How I Broke Free Of My Sugar AddictionDo you feel addicted to sugar? It is so seductive that scientists have recently revealed through brain scans that our brain lights up when it eats sugar in a similar way when taking strong drugs like cocaine! The World Health Organization recommends you eat less than 6 tsp of sugar per day. If you eat more, you are not alone, and there is a way out of sugar prison!
Spice up your holidays with these all natural ginger bread cookies. I call these Genny’s Gingers because I created them for my ginger loving grandma, Geneva. She loved ginger bread cookies anytime of year but these are perfect for the holiday season. 2 cups almond meal (also known as almond flour)*If you open the jar and the almond butter has separated, you’ll need to mix the oil back together with the almond butter and then measure2.
Can Chicken Soup Really Cure The Common Cold? I won’t go so far as to claim that chicken soup is a miracle healer, but I will say that a good soup can boost your immune system and improve your chances of beating a virus. Chicken soup is a fantastic weapon when a cold or a flu bug is knocking you around. Nine Healthy Reasons To Make This Chicken Soup3.
Muck Rack makes it simple to find people, tweets, or articles that mention any name, keyword, company, hashtag etc. We've compiled this guide to help you make the most of your search.
Selecting a term
Start searching tweets, articles from media outlets, articles mentioned in tweets, journalists'
names, titles and bios with some suggested searches:
Companies or Topics (e.g. iPhone, Microsoft)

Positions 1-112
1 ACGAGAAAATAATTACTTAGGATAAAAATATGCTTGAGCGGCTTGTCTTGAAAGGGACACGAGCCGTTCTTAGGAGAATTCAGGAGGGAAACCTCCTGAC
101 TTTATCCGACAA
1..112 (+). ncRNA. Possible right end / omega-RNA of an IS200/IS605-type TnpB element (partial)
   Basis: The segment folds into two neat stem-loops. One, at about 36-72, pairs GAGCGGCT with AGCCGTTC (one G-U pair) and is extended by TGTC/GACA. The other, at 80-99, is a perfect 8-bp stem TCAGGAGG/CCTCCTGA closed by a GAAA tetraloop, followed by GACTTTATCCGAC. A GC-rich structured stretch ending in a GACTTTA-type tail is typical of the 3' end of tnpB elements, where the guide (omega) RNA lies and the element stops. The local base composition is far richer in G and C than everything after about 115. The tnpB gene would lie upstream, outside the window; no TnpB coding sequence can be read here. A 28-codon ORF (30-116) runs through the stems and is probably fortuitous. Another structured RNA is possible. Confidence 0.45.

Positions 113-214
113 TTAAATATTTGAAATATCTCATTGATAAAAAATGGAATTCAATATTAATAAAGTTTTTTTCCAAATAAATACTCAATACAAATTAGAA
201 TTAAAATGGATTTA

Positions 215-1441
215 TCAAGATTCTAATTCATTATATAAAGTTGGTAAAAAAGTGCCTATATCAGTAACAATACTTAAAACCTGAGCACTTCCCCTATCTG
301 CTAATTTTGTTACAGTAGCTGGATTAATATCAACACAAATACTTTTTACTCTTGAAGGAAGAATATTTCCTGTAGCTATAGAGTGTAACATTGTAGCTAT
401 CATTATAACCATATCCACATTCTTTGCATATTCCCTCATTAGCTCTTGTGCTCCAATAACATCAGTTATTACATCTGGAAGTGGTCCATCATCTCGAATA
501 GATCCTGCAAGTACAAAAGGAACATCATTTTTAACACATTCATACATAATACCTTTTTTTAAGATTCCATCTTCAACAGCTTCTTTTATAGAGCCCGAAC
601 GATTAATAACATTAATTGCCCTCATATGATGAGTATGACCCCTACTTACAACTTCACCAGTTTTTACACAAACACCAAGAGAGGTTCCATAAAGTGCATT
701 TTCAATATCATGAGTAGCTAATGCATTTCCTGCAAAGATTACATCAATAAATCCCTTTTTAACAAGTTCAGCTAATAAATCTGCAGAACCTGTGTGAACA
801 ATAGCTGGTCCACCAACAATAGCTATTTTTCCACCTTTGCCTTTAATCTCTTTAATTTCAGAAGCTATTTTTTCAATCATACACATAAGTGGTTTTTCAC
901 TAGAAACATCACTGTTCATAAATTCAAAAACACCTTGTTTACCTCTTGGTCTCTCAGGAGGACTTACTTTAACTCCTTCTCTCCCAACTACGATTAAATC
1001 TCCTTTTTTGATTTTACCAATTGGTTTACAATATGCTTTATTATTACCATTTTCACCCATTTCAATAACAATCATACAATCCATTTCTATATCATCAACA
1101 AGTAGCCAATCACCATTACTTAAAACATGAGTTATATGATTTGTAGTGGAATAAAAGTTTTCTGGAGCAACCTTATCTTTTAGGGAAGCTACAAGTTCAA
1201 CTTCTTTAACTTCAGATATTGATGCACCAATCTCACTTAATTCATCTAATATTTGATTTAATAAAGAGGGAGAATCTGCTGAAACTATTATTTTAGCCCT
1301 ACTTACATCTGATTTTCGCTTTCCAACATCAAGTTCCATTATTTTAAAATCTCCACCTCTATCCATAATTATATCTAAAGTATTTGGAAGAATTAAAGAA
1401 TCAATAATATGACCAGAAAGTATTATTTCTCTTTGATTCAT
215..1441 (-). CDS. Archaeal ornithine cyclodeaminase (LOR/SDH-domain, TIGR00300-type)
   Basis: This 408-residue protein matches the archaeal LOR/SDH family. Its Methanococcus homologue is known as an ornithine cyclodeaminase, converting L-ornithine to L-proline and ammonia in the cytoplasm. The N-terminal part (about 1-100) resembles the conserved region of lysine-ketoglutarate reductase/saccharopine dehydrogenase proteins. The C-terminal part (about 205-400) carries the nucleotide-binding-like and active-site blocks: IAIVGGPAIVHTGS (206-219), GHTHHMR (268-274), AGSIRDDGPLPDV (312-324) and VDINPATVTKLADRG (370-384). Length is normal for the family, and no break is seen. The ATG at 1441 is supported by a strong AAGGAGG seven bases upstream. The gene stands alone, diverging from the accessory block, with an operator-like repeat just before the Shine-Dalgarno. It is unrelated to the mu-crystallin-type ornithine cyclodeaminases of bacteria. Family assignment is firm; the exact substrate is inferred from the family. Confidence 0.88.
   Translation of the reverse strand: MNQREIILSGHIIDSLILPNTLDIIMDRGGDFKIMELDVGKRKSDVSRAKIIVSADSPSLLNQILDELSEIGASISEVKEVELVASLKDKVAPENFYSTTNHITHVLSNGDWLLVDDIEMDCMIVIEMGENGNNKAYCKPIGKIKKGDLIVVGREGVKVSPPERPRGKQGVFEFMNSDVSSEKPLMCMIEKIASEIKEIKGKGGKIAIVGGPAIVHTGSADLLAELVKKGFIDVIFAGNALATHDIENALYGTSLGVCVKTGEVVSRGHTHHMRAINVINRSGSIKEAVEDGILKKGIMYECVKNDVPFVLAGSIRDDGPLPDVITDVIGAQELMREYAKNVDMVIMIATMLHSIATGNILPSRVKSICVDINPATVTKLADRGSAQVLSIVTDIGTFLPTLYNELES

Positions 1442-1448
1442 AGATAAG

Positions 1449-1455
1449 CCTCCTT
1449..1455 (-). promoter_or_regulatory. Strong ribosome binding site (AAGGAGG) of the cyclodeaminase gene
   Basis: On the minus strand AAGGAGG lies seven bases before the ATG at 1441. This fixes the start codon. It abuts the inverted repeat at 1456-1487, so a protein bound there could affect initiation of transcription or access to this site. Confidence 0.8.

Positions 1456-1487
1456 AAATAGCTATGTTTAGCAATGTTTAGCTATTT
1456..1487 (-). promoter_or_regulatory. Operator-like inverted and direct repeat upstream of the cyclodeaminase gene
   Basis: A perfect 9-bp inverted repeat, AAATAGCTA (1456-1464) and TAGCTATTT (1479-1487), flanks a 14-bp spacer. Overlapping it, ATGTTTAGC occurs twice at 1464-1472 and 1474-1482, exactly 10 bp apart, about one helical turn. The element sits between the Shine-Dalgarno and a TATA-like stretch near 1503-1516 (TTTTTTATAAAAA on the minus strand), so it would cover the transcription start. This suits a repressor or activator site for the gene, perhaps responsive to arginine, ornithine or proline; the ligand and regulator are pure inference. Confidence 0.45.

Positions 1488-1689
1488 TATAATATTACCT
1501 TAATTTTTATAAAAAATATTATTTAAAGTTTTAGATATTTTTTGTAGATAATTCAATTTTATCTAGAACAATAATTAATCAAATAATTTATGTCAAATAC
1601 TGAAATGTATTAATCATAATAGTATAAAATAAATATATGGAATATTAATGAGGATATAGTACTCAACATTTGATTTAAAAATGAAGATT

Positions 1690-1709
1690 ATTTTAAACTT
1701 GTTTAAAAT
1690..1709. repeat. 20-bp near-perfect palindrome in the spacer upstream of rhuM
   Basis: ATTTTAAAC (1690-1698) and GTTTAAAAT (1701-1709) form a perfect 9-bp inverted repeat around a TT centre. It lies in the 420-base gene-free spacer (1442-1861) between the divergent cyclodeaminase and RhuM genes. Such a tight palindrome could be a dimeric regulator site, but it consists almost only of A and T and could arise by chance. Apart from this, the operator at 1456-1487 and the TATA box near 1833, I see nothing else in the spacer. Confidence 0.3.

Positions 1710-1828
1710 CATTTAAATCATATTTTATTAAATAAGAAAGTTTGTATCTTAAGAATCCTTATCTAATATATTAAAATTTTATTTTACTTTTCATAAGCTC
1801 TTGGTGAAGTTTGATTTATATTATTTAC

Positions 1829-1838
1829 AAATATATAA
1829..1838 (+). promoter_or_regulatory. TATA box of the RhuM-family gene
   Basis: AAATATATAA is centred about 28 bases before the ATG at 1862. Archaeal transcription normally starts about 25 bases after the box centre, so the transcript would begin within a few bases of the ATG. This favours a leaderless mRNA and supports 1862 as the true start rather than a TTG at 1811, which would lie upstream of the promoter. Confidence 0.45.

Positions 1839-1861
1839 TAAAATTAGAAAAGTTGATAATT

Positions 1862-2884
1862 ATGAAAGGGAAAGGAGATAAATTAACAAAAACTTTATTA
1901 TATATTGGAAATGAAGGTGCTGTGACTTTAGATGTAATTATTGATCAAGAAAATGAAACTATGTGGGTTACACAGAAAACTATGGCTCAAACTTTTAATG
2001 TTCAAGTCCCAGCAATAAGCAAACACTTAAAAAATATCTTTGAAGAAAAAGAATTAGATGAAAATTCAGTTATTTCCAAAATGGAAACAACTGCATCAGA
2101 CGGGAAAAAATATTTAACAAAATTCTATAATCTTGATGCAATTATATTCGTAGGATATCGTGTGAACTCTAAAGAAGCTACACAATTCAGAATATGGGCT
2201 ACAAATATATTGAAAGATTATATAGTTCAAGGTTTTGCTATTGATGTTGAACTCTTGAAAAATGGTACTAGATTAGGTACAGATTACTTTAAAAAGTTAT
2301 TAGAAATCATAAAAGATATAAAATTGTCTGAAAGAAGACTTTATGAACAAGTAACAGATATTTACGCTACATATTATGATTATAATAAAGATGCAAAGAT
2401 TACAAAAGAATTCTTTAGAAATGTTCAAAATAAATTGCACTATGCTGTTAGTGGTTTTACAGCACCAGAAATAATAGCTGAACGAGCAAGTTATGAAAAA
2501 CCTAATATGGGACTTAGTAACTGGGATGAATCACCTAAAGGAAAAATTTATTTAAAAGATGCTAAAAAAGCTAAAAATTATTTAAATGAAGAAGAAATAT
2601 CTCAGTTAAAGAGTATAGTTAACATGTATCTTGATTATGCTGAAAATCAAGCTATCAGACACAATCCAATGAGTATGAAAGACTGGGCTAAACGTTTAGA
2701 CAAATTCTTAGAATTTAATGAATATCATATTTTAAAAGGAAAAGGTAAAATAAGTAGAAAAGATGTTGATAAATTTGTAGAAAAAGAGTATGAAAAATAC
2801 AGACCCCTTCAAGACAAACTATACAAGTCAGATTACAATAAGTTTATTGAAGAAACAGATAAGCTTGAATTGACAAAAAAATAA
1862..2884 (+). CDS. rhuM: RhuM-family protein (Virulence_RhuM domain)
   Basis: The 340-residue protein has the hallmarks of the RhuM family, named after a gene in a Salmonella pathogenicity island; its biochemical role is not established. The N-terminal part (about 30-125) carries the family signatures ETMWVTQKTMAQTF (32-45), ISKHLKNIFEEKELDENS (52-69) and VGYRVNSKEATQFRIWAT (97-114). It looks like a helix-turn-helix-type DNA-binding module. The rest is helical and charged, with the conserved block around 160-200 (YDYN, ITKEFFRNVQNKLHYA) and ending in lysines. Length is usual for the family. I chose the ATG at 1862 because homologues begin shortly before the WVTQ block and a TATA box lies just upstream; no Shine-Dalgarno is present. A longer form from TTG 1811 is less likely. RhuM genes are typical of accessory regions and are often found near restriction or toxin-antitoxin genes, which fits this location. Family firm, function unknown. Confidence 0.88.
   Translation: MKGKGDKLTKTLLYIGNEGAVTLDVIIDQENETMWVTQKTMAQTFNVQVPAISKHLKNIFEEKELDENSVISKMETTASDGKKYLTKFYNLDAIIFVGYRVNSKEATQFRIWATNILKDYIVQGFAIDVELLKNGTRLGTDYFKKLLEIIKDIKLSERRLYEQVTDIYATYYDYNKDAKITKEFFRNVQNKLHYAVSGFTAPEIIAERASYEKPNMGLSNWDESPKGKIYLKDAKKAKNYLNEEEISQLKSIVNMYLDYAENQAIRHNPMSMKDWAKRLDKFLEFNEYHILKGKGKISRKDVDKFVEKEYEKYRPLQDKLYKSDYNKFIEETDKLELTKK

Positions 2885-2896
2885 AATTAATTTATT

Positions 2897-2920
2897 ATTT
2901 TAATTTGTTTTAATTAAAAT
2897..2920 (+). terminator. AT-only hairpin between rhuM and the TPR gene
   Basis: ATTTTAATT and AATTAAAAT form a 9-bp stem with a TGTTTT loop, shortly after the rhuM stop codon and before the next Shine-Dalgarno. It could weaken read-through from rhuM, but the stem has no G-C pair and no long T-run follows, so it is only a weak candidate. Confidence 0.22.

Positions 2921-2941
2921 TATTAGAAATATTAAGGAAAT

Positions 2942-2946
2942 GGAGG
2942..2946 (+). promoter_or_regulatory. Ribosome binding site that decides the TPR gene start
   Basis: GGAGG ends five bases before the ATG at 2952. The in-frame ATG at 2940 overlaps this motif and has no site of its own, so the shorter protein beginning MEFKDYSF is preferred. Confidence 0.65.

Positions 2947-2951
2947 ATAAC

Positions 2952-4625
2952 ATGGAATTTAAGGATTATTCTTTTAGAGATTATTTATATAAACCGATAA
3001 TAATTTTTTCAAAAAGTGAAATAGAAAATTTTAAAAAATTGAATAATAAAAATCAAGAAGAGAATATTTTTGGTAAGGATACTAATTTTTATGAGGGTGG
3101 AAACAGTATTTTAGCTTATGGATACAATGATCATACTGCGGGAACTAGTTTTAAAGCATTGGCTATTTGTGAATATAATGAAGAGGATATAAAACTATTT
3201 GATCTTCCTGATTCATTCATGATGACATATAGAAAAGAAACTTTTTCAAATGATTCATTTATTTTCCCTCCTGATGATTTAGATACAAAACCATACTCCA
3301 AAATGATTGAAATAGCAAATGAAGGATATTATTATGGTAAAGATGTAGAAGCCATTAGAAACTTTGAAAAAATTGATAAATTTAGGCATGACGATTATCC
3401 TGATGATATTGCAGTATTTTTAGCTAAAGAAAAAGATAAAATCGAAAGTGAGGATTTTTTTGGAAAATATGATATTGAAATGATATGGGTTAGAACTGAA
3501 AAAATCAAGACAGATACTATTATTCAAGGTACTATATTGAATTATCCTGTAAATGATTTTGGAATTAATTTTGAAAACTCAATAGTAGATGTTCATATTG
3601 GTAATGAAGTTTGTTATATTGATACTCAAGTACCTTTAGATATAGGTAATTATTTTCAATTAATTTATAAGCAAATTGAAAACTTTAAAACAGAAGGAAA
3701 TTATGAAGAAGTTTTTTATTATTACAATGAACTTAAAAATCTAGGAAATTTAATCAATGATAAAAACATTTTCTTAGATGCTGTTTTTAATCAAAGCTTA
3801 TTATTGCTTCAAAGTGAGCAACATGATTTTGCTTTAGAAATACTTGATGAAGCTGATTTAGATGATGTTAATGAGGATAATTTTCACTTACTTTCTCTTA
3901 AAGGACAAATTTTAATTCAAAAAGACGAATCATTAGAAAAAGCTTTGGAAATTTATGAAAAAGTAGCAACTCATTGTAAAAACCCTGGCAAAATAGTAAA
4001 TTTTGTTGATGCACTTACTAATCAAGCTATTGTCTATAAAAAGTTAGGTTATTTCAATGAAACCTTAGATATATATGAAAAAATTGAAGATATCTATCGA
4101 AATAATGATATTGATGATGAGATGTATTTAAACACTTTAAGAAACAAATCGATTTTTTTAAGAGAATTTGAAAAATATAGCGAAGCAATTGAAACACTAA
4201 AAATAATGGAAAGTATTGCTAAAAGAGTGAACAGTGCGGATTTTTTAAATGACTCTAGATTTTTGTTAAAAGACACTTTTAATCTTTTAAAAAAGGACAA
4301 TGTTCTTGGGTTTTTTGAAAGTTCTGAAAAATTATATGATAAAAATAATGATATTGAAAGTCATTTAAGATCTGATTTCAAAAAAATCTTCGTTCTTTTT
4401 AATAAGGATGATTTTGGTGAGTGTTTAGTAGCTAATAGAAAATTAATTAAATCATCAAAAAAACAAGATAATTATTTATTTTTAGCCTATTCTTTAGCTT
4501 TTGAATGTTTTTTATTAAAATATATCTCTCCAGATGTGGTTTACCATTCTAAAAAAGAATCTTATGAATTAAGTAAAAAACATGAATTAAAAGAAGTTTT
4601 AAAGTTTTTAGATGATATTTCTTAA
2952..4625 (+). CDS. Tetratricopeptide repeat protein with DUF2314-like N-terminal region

Phrases (e.g. "cloud computing") — use quotes to keep the terms together
Twitter handles (e.g. @username) — returns those who have mentioned or replied to
Names (e.g. "David Pogue")
Hashtags (e.g. #sxsw, #london2012)
Bio details (e.g. vegan, Olympics, father)
Muck Rack's Advanced Search allows for many boolean operators.
Find results that mention multiple specified terms, use AND or
+. For example, ensure each result contains both Elon Musk and Mark Zuckerberg by
searching Musk AND Zuckerberg or Musk + Zuckerberg.
Use the operators OR or , to broaden your search when you'd like either of
multiple terms to appear in results. (This is the default behavior of our search when no operators
are used). For example, results will contain either cake or cookie by searching cake OR cookie or cake,cookie
Use NOT or - to subtract results from your search. For
example, searching Disney will yield results about the Walt Disney Company as well as Walt Disney
World Resort. To exclude mentions of Disney World, search for Disney -World or Disney
When using one of these operators with a phrase, enclose it in quotation marks. For example, you can
find results about smartphones excluding Apple's iPhone 4S by searching smartphone -"iPhone
Exact case matching or punctuation
If you're searching for a brand name or keyword that relies on specific punctuation marks or capitalization, you can
find results that match your exact query by adding matchcase: before the keyword you're searching for, like matchcase:E*TRADE .
Use parentheses to separate multiple
boolean phrases. For example, to find journalists talking about having fun in Disney World or
Disneyland, search for ("disney world" OR disneyland) AND fun.
An asterisk can be used to search for any variation of a root word truncated by the asterisk. For example, searching for admin* will return results for administrator, administration, administer, administered, etc.
A near operator is an AND operator where you can control the distance between the words. You can vary the distance the near operation uses by adding a forward slash and number (between 0-99) such as strawberries NEAR/10 "whipped cream", which means the strawberries must exist within 10 words of "whipped cream".